The withdrawal line has been termed the Blue Line in all official UN communications since.
Violations of the Blue line
2000 Hezbollah cross-border raid
On October 7, 2000, three Israeli soldiers—Adi Avitan 22, Staff Sgt. Benyamin Avraham 21, and Staff Sgt. Omar Sawaid 27—were abducted by Hezbollah forces. They were abducted while patrolling the southern (Israeli) side of the demarcation line recognized by the Secretary-General and the Security Council as the Israeli deployment line The soldiers were killed either during the attack or in its immediate aftermath.
2006 Hezbollah cross-border raid
Hezbollah precipitated the 34-day-long 2006 Lebanon War when its militants fired rockets at Israeli border towns as a diversion for an anti-tank missile attack on two armored Humvees patrolling the Israeli side of the border fence. Of the seven Israeli soldiers in the two jeeps, two were wounded, five were killed, and two soldiers were taken to Lebanon. Israel responded with massive airstrikes and artillery fire on targets in Lebanon and a ground invasion of southern Lebanon.
Israeli violations of Lebanon's airspace
Following 2000 withdrawal, Lebanon's military authorities report Israeli jets have violated the UN resolution 1701 by entering the country's airspace and breaking sound barriers over several villages in southern parts of the nation. Lebanese troops have responded by firing at the Israeli jets with obsolete anti-aircraft weapons. Lebanese officials have filed over 1600 air space violations by Israel since the 2000 withdrawal.
2010 Israel–Lebanon border clash
On August 3, 2010, Lebanese Armed Forces soldiers opened fire on Israeli army soldiers performing tree-cutting maintenance work on the Israeli side of the Blue Line as confirmed by UNIFIL. One Israeli was killed by Lebanese army fire and three Lebanese died when the Israel Defense Forces (IDF) responded. Lebanese Information Minister Tarek Mitri stated despite the fact that Lebanon accepted earlier the Blue line "The area where the tree was to be cut yesterday ... is south of the Blue Line but is Lebanese territory."  UNIFIL determined that the Israeli troops were on Israeli territory.
2011 Israeli-Lebanon border clash
On August 1, 2011, UNIFIL confirmed a border incident in which no one was hurt. Israel and Lebanon offered differing accounts of the incident. A Lebanese military official said Israeli troops crossed the Blue Line 30 meters into Lebanese territory, prompting Lebanese soldiers to fire warning shots and the Israeli troops to retreat and fire at Lebanese border posts. The Israeli military sources said their forces were within Israeli territory when they came under fire from across the border.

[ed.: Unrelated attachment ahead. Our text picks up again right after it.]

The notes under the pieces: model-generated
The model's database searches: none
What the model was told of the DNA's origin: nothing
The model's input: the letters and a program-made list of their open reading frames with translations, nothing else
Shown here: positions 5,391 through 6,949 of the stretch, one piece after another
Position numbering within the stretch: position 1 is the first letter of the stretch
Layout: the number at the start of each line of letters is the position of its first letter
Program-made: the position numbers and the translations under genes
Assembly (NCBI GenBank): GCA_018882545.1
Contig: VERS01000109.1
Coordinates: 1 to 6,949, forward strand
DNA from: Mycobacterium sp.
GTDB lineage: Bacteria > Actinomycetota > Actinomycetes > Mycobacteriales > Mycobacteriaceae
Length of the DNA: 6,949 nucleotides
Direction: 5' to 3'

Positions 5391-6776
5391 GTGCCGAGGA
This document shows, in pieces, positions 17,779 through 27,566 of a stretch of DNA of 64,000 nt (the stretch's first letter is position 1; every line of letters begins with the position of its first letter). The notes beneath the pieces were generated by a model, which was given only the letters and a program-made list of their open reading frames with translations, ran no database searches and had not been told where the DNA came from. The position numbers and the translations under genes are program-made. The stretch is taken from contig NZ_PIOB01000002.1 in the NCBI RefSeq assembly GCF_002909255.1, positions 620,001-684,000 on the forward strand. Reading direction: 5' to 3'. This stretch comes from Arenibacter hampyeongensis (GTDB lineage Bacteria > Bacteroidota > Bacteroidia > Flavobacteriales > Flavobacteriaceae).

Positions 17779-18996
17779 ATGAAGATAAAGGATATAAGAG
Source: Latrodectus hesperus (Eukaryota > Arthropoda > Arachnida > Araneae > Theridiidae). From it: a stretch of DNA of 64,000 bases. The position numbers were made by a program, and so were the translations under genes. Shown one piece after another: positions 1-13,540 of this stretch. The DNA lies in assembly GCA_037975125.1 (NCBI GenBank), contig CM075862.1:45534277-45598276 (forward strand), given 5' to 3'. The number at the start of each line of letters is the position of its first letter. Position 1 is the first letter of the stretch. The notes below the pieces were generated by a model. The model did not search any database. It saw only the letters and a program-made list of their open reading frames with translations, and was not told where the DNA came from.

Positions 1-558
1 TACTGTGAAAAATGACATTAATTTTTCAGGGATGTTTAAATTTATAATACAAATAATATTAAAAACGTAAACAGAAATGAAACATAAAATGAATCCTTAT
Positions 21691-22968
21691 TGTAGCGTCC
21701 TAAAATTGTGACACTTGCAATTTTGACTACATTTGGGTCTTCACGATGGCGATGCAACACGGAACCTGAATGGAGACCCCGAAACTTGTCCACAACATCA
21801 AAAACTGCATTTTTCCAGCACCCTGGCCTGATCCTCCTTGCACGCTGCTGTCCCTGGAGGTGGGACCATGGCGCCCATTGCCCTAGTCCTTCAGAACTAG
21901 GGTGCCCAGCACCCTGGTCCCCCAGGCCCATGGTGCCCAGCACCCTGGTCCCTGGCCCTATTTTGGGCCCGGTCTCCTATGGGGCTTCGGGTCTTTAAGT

2013 Hanikra border clash
2015 Shebaa farms incident
On January 28, 2015, Hezbollah fired an anti-tank missile at an Israeli military convoy in the Shebaa farms, killing two soldiers and wounding seven. In response, Israel fired at least 50 artillery shells across the border into southern Lebanon, in which a Spanish UN peacekeeper was killed.
- Green Line (Israel)
- Green Line (Lebanon)
- Purple Line
- Shebaa Farms
- United Nations Security Council Resolution 1559
- United Nations Security Council Resolution 1583
- South Lebanon security belt
- "International Boundary Studies for most of the world". Retrieved 2008-11-24.
- "18 Jun 2000] SC/6878 : SECURITY COUNCIL ENDORSES SECRETARY-GENERAL’S CONCLUSION ON ISRAELI WITHDRAWAL FROM LEBANON AS OF 16 JUNE". Un.org. Retrieved 2011-03-19.
- "Israelis Held by the Hizbullah - Oct 2000-Jan 2004". mfa.gov.il.
- "Israel, Hezbollah swap prisoners". CNN. January 29, 2004. Retrieved April 26, 2010.
- New York Times via the International Herald Tribune (July 12, 2006). "Clashes spread to Lebanon as Hezbollah raids Israel". Retrieved August 16, 2007.
- Urquhart, Conal (2006-08-11). "Computerised weaponry and high morale". London: The Guardian. Retrieved 2006-10-08.
- "Lebanon to UN: Israel breached truce deal hundreds of times".
- UNIFIL says Israelis were in their territory, Beirut refutes claim
- "UN disputes Lebanese claim Israel violated border". Retrieved August 4, 2010.
- Israeli and Lebanese troops trade fire
- Israel and Lebanon exchange shots on border
- Troops shot on Israel-Lebanon border
- Two Israeli Soldiers Killed in Attack Claimed by Lebanon's Hezbollah
- Two Israeli soldiers killed in Hezbollah missile attack
- SECURITY COUNCIL ENDORSES SECRETARY-GENERAL’S CONCLUSION ON ISRAELI WITHDRAWAL FROM LEBANON AS OF 16 JUNE UN Security Council Press Release SC/6878, June 16, 2000